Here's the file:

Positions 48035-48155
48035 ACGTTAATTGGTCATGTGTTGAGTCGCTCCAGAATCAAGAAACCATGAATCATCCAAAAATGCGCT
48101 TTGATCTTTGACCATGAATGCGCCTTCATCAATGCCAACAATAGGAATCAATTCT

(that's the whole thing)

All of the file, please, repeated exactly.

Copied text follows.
Positions 48035-48155
48035 ACGTTAATTGGTCATGTGTTGAGTCGCTCCAGAATCAAGAAACCATGAATCATCCAAAAATGCGCT
48101 TTGATCTTTGACCATGAATGCGCCTTCATCAATGCCAACAATAGGAATCAATTCT